Establishing a simple baseline for your asking price can be simpler in a rising market: just add the cost of home improvements to the most recent purchase price and calculate the average rate of appreciation. When market conditions are uneven foreclosures, short sales and bank-owned real estate can drag down the value of neighboring properties by as much as 30%, further complicating your estimate.

Here are the essential steps to establishing a fair market value for your house.
•    Check the sale price of recently sold properties. You can find prices through local property records, which are open to the public.
•    Get a top-line value estimate through an automated valuation service. offers an automated home pricing tool.
•    The most in-depth, and most authoritative, valuation is an appraisal done on-site, in person, by an appraiser who is familiar with your neighborhood. The appraisal will compare the condition of your house to others recently sold, adding value for unique features (like a fireplace) and deducting for features you don’t have, or for the worn condition of the house. An appraisal can cost as much as $500, but it can also help prioritize spending for repairs, replacements and upgrades. It will also validate your asking price to the buyer, giving you a authority when negotiating.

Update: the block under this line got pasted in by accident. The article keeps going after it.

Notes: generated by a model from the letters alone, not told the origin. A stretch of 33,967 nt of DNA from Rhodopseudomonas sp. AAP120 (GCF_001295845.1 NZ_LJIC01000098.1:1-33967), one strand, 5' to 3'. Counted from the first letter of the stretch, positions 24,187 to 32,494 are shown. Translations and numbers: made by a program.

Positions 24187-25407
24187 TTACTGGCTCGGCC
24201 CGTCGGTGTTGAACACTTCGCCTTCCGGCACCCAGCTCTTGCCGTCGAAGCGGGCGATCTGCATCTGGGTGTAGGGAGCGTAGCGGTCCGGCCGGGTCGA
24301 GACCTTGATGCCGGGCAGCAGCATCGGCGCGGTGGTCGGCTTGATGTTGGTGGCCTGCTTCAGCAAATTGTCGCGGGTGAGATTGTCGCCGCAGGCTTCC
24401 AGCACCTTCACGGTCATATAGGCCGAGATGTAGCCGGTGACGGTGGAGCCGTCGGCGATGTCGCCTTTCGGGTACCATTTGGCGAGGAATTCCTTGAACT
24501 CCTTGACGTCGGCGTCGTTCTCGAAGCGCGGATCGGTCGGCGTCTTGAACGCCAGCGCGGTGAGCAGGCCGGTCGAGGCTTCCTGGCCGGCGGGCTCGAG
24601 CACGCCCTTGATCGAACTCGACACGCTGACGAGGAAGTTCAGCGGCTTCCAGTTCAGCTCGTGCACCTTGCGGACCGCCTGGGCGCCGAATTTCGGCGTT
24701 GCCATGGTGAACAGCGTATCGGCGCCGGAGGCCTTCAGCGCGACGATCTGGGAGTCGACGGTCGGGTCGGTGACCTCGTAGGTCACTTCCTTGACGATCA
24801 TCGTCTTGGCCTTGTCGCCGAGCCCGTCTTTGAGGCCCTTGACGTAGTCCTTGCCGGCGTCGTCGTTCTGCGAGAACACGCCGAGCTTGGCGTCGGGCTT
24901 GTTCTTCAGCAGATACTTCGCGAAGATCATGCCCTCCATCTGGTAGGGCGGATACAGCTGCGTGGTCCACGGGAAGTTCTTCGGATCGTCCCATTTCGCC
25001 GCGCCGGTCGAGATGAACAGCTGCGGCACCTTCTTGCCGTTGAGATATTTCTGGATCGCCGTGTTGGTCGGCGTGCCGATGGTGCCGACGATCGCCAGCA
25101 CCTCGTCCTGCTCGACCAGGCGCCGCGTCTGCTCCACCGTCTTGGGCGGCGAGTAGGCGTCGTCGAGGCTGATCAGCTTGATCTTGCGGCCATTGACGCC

•    Calculate selling expenses. If you sell by owner, you can save all or much of the agent commission. Use our Pricing Guide to estimate how much your expenses could be.

Whether you use an agent or sell by owner, you will still have to pay for preparing the house for sale; marketing costs; legal fees; and transfer taxes, if required by your state or municipality. It’s important to estimate these expenses as closely as possible. Many homeowners have little equity. Marketing and transactional costs – especially the commission – can slice away what little equity they hope to claim from selling. Especially if you are counting on getting a check at closing, you must have a firm grip on selling expenses.